The SE Texas Record Feb. 18, 2015, 2:47pm


By ROB TILLER

Patent reform is once again in the air. A few days ago, Congressman Bob Goodlatte and others re-introduced the Innovation Act, which was passed by the House in the last Congress but died in the Senate. It has several good ideas, including fee shifting, clearer pleadings, patent ownership disclosure requirements, combatting discovery abuse, clarity in ownership of patents, protection of downstream users, and others. Some of these could improve the chances for businesses facing attacks by patent assertion entities (PAEs, aka patent trolls).

But in preparing for a talk last week, I came upon an idea that could go as further than any pending legislative proposal towards undermining the business of patent trolling. Professor Mark Lemley of Stanford Law School titled his paper with becoming modesty: Why Do Juries Decide if Patents Are Valid?. This caught my eye, because I’ve long wondered the very same thing. The risk of a runaway jury is one that costs all patent defendants (including most every innovative technology company) some sleepless nights. Even when a patent claim seems clearly without basis, the possibility of a jury trial gives us pause.

Why? Patent cases are often complicated, involving technology that is exceedingly difficult for non-specialists to grasp. In order to decide a case, jurors are typically asked to master graduate-level science and technology in a matter of just a few days. They are also regularly asked to award millions of dollars in damages. There is always a concern that a silver-tongued plaintiff’s attorney will tell an appealing story that excites a jury’s emotions, and lead them to ignore a valid defense based on true-but-hard-to-understand actual science.

In other words, juries in patent validity cases are given an almost impossible task, and it is to be expected that they will make some big, costly mistakes. According to a 2014 Patent Litigation Study by PWC, patent plaintiffs are more likely to be successful before juries than judges, and the median award in a jury trial was almost 37.5 times the median award in a bench trial. In considering whether to fight or settle with a patent aggressor, defendants can hardly avoid considering the very real possibility that the jury will grievously err. It’s not surprising, then, that companies settle cases for amounts that sustain the business of patent trolling.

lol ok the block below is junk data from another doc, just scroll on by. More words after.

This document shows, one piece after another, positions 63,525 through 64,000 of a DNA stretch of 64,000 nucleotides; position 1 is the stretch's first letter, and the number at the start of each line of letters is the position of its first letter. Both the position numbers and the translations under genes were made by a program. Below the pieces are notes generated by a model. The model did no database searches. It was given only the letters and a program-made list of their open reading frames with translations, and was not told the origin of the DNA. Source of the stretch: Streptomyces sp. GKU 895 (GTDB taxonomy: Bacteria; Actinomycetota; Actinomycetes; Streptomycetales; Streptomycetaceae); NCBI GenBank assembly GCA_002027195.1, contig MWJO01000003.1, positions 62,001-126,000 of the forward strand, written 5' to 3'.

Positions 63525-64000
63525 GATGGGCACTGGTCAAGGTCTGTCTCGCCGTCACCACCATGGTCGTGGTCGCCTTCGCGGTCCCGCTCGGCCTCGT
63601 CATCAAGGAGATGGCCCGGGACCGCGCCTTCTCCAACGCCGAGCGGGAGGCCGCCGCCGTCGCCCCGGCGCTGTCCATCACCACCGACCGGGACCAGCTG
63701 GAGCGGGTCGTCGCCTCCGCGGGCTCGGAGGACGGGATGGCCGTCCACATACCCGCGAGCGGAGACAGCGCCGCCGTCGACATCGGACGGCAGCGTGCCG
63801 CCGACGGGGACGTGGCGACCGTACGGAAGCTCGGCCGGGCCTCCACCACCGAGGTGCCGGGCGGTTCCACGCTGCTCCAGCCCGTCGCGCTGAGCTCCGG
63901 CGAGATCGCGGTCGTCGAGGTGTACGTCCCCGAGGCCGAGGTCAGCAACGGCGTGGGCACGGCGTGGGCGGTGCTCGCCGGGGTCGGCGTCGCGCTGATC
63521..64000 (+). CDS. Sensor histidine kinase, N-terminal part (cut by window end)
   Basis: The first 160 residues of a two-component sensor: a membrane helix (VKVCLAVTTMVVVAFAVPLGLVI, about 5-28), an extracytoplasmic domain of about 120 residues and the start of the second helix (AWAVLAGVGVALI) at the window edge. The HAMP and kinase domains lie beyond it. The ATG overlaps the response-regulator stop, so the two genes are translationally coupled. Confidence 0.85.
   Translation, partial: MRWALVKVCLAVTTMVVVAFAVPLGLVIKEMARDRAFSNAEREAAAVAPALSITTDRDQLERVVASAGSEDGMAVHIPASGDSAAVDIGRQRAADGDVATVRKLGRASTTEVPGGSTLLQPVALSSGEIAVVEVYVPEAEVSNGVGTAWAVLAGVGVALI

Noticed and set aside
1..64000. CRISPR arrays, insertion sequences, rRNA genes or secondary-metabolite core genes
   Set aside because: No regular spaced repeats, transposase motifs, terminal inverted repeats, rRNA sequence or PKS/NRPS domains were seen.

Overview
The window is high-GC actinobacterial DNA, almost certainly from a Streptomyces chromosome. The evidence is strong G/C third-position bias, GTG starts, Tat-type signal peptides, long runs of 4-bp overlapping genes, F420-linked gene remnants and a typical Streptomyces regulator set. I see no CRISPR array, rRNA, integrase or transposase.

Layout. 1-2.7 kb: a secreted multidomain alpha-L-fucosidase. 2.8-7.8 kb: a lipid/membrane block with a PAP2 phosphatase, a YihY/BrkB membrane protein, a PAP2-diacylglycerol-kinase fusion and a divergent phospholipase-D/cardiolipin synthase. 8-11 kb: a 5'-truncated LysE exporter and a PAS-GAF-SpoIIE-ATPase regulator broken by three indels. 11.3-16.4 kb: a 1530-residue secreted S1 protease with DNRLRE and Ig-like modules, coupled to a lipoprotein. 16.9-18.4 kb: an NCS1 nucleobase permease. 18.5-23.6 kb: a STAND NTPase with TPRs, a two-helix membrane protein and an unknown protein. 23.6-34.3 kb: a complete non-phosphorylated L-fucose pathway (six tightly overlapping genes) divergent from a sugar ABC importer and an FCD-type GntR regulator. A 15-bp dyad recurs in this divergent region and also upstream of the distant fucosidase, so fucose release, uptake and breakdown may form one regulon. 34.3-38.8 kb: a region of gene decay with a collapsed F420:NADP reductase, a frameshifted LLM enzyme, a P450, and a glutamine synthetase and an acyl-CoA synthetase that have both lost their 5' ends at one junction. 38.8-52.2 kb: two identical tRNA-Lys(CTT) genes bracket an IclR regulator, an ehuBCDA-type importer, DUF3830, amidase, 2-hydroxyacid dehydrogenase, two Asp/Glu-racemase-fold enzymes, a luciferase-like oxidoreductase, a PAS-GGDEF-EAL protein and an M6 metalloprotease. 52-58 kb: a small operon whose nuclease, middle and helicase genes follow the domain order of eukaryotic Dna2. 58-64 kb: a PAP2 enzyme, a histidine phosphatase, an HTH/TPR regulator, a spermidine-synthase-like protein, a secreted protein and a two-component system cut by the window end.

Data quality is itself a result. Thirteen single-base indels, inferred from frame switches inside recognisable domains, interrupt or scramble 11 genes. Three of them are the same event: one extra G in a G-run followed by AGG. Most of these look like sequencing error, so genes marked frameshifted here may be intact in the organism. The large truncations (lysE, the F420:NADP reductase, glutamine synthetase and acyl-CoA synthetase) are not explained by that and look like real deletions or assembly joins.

Most patent cases today are tried by juries, and I had assumed that this was required by the Constitution. Professor Lemley argues persuasively that there is no such requirement. Under the long-settled test for determining whether there is a constitutional right to a jury, the question is whether the issues at bar were tried by juries in 1791, when the Seventh Amendment was ratified. It turns out that many patent cases were tried to judges in that time period.

Interestingly (at least for students of legal history), challenges to patent validity were done by a writ of scire facias, which were heard by a Chancery court, which did not have juries. There were, it seems, situations where a Chancery court could seek the advice of a jury, but Chancellor rendered the judgment. There were also some cases involving juries where damages were sought, but these apparently were not cases involving the validity of the patent. Indeed, there are important dimensions of the patent right as we understand it that did not exist in the 18th century, and so could not have been tried to a jury.

In the early part of the 20th centuries, juries were seldom used in patent cases. This began to change in the late 1970s. As plaintiffs learned that they were much likely to prevail before juries, they began to ask for them as a matter of course. There is some shaky authority from the Federal Circuit supporting a jury trial right, but the Supreme Court has never ruled on the issue.

So what if patent defendants started challenging the jury demands of patent aggressors? One way to do so would be to make a motion to strike the jury demand in a case involving patent validity. The District Judges may not grant the motion, but this could set up the issue for appeal, and possibly a ruling by the Supreme Court.

Eliminating jury trials on patent validity would be a major shift. It would remove much of the inherent leverage of PAEs. If they cannot get to a jury, they cannot terrify defendants with the possibility of a jury error and an outsize damages award. Their model would be substantially undermined, and they might look for an easier way to make a living.

Tiller is vice president and assistant general counsel, IP, at Red Hat, Inc., in Raleigh, N.C.

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